I'm not sure what the best way to run an election might be, but I am glad that the popular vote does infulence the electoral colleges vote. At least we don't live in a dictatorship, this proves that it could always be worse.

Jody Schaedel, 4/15/2008:
I think the Electoral College system is not doing as well as it may have in the past. The last president won by electoral votes over the popular vote. How is it that the president wins big states and loses a few smaller ones while the other candidate wins the majority of the votes and loses the election. I also disprove of the fact that the voters can vote on many candidates in the early primaries whereas the later primaries only have a smaller selection.
I don’t really know how the primaries should change to create a better system. Maybe if they were spread out over a shorter period of time. Maybe if the primaries were spread out over a few weeks (3 or so) instead of a couple months. They could possibly have the candidates give a general address as to their stand on the issues to the nation to help the voters decide which candidate is the best. Instead of which candidate can fork out the most money to win the media coverage and public/delegate opinion. The Electoral College system needs to ensure that the majority rules. That’s why we vote. Not so that the wining candidate can plot his win by states. He has to impress the majority of people. A better primary system might also improve the chances of having better candidates to choose from in the end.

Laura Melius, 4/14/2008:
As a concerned citizen who votes in every election, I feel that the current election process takes away my right to vote for and/or influence the choice of candidates for the presidential election.
The current primary election process allows only the early voting states the full range of candidate selection. The long, drawn out primary process does give the candidates more of a chance to visit multiple states and voters, and it seems their platforms change and evolve as they are able to get out and hear from the people. However, it seems a vast waste of financial resources to sustain such a long campaign and we seem to limit the candidate pool to only the stanch and sturdy individuals who can survive the long and arduous process.
As to the electoral college – from what I can understand of the process, it does not give the citizens the full impact of influence on the election decision with super delegates having too much personal influence that may or may not represent their constituents.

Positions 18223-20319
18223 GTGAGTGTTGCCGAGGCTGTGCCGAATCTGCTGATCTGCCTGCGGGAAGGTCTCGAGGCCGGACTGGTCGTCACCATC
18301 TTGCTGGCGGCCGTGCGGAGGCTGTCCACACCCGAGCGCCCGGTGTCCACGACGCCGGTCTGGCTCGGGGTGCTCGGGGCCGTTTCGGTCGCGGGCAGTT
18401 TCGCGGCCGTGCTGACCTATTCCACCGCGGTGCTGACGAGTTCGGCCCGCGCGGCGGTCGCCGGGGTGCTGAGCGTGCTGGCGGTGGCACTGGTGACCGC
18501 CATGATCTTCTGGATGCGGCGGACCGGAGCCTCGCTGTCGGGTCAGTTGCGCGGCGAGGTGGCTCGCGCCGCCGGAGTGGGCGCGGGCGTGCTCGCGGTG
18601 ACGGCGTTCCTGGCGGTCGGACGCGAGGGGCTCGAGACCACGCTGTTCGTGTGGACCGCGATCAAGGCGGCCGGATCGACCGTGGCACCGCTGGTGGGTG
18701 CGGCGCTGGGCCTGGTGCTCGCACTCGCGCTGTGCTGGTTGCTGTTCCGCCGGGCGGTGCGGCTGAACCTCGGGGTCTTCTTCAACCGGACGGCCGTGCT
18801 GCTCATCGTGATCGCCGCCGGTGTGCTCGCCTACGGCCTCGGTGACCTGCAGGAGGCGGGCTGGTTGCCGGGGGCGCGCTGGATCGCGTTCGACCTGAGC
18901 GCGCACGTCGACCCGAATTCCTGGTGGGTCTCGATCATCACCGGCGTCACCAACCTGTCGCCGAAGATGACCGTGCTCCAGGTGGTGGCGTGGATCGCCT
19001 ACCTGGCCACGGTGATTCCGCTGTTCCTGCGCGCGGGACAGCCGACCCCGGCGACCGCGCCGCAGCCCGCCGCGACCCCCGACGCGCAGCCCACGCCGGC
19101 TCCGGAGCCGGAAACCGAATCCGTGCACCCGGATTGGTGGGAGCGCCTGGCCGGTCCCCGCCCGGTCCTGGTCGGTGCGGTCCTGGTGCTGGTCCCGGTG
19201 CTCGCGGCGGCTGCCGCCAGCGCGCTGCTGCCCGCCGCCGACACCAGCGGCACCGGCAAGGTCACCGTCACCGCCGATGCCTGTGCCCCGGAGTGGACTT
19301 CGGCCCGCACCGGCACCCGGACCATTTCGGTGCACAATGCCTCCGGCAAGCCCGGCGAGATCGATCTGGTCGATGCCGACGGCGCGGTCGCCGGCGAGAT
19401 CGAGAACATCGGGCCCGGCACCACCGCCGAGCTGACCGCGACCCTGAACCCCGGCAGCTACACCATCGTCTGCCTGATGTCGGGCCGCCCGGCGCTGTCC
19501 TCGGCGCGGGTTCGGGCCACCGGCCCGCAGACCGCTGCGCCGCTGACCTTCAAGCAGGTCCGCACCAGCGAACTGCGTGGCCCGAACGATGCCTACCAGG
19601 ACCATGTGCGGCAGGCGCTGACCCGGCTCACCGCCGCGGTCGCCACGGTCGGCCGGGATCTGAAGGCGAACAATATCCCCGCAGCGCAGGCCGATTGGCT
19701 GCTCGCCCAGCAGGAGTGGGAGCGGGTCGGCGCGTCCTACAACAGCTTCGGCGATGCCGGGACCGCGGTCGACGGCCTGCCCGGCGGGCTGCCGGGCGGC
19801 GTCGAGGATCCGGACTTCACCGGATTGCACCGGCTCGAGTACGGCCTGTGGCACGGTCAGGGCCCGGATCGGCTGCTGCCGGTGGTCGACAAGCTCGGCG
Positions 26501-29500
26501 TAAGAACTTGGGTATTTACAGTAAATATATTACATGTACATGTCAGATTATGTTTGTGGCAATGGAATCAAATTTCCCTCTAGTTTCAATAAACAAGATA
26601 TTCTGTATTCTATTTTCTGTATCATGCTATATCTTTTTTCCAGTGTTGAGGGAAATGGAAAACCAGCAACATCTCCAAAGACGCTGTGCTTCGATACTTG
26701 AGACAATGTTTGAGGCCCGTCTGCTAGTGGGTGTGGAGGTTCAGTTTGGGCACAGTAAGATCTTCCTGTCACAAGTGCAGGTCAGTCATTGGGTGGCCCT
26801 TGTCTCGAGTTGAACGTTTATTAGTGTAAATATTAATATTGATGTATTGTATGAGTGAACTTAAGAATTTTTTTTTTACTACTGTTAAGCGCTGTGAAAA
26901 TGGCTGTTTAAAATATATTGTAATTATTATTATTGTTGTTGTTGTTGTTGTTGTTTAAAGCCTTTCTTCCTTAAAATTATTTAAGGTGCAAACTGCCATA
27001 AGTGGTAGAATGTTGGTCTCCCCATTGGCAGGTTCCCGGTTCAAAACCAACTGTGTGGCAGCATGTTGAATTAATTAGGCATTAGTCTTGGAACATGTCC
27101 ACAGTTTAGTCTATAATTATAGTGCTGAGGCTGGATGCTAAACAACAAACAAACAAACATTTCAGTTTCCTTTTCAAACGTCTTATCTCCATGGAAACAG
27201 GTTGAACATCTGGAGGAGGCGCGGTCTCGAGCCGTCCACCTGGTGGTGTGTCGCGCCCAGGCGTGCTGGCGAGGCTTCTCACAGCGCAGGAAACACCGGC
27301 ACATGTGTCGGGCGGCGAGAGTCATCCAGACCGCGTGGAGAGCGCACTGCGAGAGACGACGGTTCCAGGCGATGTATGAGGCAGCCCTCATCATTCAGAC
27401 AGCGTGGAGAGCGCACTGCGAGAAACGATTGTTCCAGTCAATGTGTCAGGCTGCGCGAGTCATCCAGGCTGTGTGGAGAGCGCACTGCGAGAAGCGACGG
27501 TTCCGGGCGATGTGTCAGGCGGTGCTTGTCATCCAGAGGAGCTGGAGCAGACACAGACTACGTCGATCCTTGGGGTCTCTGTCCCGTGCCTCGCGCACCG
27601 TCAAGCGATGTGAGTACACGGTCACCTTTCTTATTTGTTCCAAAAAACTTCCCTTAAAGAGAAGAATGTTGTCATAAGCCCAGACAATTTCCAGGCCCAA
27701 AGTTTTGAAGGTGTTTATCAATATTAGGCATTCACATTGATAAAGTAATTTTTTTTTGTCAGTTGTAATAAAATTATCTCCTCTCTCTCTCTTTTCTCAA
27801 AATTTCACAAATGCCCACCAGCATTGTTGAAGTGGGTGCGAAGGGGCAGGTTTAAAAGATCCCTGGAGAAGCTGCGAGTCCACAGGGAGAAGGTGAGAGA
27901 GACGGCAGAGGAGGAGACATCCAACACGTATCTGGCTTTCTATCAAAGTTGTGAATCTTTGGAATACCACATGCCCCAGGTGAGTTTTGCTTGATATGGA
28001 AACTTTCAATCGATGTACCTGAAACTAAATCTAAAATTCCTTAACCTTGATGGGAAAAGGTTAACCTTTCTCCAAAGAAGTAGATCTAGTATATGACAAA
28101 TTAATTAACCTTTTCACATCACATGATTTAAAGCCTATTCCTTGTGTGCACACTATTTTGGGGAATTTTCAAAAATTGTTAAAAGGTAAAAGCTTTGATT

I think we should shorten the primary and election process, allowing all state to vote in close proximity. And, instead of having to rely on old fashion hand-shaking, baby kissing and foot stomping campaigns, why not use technology to help voters make this important decision on key issues. Set up the voting mechanisms (online or other) to allow voters to vote on each issue or characteristic they want in a candidate. The candidate with the most matches to the voters’ needs/wants wins the election.

Leslie Curtis, 4/13/2008:
I think the electoral college might have been a good idea at its creation. But times change and things must evlove. The way we elect our president needs to evolve as well. My problem with the electoral college is that it does leave too much room for the faithless elector, as it is written in the constitution; states have created laws to eliminate this problem by requiring the elecotrs to vote as pledged.
I think that part of the reason the framers may have decided upon an electoral college was that it gave the states more power. They were very concerned that the federal government would have too much power and that the states needed power.
But... the power to elect the president should not reside with the states... it should reside with the people! I agree that there are people out there that I would NOT want to vote! I have a friend who voted based upon the cutest candidate. That could potentially be a huge problem. But I don't think that by bypassing the people's right to vote we are fixing all of the problems. There will always be problems so why not give the people the right to vote without an electoral college?

Rob Morrin, 4/11/2008: